“With conventional breeding, it often takes up to 7-8 years for varieties to reach farmers,” said Yoseph Beyene, a CIMMYT maize breeder working with the CGIAR Research Program on Maize (MAIZE) and one of the authors of the study. “With MARS, those varieties take only 5 years to reach farmers, and display greater genetic gain, even under drought conditions”
“Climate change is changing environments faster than agriculture can naturally adapt,” said Beyene. “It is crucial that farmers are able to access drought-resistant maize varieties as quickly as possible so that they can adapt to these new conditions,” he said.
MARS also dramatically cuts costs by using genotypic data to predict the best maize varieties before planting them. Previously, breeders would have to visually examine and select the best maize varieties every year.
The study found that MARS can be used to improve maize varieties in both drought and optimum environments throughout sub-Saharan Africa, where it is the most important staple food for over 300 million people. The study used MARS to estimate the genetic gain for 10 biparental tropical maize populations and found that overall, the grain yield for the 10 populations increased by 105 kilograms (kg) per hectare per year under well-watered and 51 kg per hectare per year under water-stressed conditions using MARS. The subsequent generations of test crosses were found to have significantly greater grain yields than their parents and commercial checks, suggesting that MARS has excellent potential for increasing genetic gain under both drought and optimum environments in sub-Saharan Africa.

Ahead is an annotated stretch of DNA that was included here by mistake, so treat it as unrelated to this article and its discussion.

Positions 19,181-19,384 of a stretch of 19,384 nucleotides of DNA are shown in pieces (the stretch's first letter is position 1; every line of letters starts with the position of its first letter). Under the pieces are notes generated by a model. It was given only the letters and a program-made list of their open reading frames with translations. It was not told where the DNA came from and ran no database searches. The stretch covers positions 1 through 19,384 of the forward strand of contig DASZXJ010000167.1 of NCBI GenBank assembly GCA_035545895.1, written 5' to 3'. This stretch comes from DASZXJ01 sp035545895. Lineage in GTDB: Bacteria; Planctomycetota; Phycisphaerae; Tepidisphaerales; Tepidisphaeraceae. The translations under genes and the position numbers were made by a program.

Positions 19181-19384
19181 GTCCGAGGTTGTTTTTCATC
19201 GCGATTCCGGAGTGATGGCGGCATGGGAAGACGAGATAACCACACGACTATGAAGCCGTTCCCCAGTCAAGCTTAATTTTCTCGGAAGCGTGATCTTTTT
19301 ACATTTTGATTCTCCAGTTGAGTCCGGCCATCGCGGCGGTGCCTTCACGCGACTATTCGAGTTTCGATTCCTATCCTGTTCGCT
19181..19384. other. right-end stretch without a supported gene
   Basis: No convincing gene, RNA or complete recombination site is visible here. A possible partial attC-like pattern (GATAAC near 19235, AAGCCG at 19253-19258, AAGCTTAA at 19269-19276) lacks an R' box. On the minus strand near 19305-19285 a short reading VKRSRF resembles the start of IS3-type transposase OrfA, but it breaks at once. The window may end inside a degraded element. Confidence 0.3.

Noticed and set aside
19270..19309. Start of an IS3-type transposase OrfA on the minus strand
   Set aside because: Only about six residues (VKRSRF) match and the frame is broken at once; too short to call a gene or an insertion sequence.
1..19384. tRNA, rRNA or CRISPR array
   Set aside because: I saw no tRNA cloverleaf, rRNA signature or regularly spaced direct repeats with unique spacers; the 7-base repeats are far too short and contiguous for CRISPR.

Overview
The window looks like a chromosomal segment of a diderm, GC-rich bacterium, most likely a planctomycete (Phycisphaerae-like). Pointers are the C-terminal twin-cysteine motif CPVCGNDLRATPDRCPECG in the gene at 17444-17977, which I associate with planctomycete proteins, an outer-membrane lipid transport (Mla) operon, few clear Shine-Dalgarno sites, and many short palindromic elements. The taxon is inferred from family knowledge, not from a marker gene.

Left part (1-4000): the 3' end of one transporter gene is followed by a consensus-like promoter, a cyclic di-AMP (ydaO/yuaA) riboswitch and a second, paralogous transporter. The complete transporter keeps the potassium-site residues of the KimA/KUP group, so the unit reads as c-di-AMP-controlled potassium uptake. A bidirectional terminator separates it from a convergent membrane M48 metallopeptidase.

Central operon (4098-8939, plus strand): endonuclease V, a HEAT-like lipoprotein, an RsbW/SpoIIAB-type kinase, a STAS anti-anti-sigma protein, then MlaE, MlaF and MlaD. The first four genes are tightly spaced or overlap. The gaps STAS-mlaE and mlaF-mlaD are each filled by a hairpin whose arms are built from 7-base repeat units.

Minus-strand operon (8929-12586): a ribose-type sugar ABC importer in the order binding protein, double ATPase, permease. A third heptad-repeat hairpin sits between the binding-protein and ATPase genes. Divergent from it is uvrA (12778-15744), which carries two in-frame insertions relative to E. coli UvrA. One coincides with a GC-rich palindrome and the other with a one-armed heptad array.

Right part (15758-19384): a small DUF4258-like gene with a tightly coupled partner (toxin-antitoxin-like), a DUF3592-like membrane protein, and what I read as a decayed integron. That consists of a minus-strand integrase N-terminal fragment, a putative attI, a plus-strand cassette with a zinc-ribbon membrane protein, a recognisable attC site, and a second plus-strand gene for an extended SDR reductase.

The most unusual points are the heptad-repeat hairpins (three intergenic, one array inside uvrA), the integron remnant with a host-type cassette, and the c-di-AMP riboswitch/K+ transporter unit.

Over 1,000 improved maize lines, including 352 doubled-haploid lines, have been developed from each cycle of the 10 biparental populations used in this study, and tested in multi-location trials. Several hybrids were derived using lines developed through MARS and pedigree methods. The best hybrids from each population are currently under national performance trials and are expected to be released soon for commercialization in sub-Saharan Africa. CIMMYT is one of the first research organizations to apply this technology to maize breeding specifically for the needs of smallholder farmers.